Simatai Section of the Great Wall in Beijing

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Simatai Section of the Great Wall in Beijing

The Simatai section of the Great Wall is located in the northeast of Miyun County,120 kilometers from downtown Beijing. It was first built in the early Hongwu years (1368-1398) of the Ming Dynasty. The Simatai Great Wall is cutted into two parts by the Simatai Reservoir, over which ther is a chain bridge running through east to west. The Simatai Great Wall is 5 km long with all together 35 watchtowers. Constructed by the Ming Dynasty general Qi Ji Guang, it is one of the few stretches of the Wall that still preserve the original look of that period. It not only feaures unique points from other Great Wall sections, but also shows some features found nowhere. To the west there 20 watchtowers snaking on the sloping hills. To the east there are 15 watchtowers atop peaks up to 1,000 meters high. The views are amazing. The wall at Simatai has received very little renovation. So Simatai Great Wall still retains all its original look. It is well beyond the reach of the great crowds of visitors that come to the more popular and easily accessible parts of the Wall.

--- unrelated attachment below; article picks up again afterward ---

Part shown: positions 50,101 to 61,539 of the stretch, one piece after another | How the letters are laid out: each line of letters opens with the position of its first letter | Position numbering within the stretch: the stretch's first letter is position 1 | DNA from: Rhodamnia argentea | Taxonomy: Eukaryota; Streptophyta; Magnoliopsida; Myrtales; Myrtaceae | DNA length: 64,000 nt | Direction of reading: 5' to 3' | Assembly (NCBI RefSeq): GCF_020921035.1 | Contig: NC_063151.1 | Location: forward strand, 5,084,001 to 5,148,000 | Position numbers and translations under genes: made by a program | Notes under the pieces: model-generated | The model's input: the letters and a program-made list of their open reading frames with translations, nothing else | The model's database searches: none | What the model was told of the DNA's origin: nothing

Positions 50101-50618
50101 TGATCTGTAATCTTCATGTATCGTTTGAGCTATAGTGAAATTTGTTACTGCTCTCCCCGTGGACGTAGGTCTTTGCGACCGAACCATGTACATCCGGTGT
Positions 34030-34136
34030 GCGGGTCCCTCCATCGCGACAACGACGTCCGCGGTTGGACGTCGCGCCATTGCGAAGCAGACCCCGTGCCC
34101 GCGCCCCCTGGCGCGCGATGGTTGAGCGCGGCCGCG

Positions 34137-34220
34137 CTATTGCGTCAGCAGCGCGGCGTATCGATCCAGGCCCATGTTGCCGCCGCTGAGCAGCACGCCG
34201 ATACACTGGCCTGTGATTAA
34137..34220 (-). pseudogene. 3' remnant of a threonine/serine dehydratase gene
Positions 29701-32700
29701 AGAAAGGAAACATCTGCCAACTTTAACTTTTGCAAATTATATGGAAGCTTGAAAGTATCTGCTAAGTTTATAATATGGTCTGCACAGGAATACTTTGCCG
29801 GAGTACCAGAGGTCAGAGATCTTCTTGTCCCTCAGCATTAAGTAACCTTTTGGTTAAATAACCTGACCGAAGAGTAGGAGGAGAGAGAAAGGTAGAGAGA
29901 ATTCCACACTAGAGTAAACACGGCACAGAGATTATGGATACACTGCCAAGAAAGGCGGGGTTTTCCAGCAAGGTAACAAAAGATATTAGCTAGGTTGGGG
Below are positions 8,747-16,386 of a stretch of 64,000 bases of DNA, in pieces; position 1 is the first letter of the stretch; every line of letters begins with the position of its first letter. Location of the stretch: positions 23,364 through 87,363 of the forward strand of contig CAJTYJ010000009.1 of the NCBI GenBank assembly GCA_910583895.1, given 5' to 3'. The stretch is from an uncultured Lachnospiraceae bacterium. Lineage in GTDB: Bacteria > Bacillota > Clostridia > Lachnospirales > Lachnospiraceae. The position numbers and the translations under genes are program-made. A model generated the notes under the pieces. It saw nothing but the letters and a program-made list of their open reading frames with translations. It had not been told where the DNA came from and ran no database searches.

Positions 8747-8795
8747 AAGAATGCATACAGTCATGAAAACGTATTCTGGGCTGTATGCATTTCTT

The Simatai Great Wall, with densely-positioned watchtowers running along the mountain ridges, looks amazing and grandeur! On the mountains with mild slopes in the west, twenty watchtowers are well preserved.
The watchtowers on the Simatai Great Wall show a elegant design and different structures, among which the most famous are the Wangjinglou (Watching Beijing Tower), where you can have a birds' ese view of the lights of Beijing at night in the distance.
Simatai Great Wall is a fantastic site for sightseeing, hiking and exploration. It has been listed by the UNESCO as one of the World Cultural Heritages.

Entrance Fee: RMB 35
Opening Hours: 08:00 to 17:00
Hiking Time: Two hours
How to get there:
Take bus No.12 from Xuan Wu Gate directly to Simatai.
Take the 970 bus out of Beijing to Miyun and hire a taxi from there.